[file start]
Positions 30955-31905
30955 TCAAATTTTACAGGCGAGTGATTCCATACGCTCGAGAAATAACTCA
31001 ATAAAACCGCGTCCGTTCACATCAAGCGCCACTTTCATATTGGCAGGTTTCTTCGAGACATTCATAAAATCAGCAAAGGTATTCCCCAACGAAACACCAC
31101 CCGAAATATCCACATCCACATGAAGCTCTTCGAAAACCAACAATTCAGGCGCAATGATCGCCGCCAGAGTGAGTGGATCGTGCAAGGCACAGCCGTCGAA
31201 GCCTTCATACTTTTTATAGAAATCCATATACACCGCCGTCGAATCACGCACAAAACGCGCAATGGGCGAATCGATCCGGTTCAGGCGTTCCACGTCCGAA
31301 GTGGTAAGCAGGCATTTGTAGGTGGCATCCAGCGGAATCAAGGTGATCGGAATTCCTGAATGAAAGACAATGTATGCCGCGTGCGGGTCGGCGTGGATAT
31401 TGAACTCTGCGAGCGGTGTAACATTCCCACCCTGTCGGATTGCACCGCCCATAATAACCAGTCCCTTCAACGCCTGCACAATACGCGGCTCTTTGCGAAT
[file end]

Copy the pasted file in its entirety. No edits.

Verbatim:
Positions 30955-31905
30955 TCAAATTTTACAGGCGAGTGATTCCATACGCTCGAGAAATAACTCA
31001 ATAAAACCGCGTCCGTTCACATCAAGCGCCACTTTCATATTGGCAGGTTTCTTCGAGACATTCATAAAATCAGCAAAGGTATTCCCCAACGAAACACCAC
31101 CCGAAATATCCACATCCACATGAAGCTCTTCGAAAACCAACAATTCAGGCGCAATGATCGCCGCCAGAGTGAGTGGATCGTGCAAGGCACAGCCGTCGAA
31201 GCCTTCATACTTTTTATAGAAATCCATATACACCGCCGTCGAATCACGCACAAAACGCGCAATGGGCGAATCGATCCGGTTCAGGCGTTCCACGTCCGAA
31301 GTGGTAAGCAGGCATTTGTAGGTGGCATCCAGCGGAATCAAGGTGATCGGAATTCCTGAATGAAAGACAATGTATGCCGCGTGCGGGTCGGCGTGGATAT
31401 TGAACTCTGCGAGCGGTGTAACATTCCCACCCTGTCGGATTGCACCGCCCATAATAACCAGTCCCTTCAACGCCTGCACAATACGCGGCTCTTTGCGAAT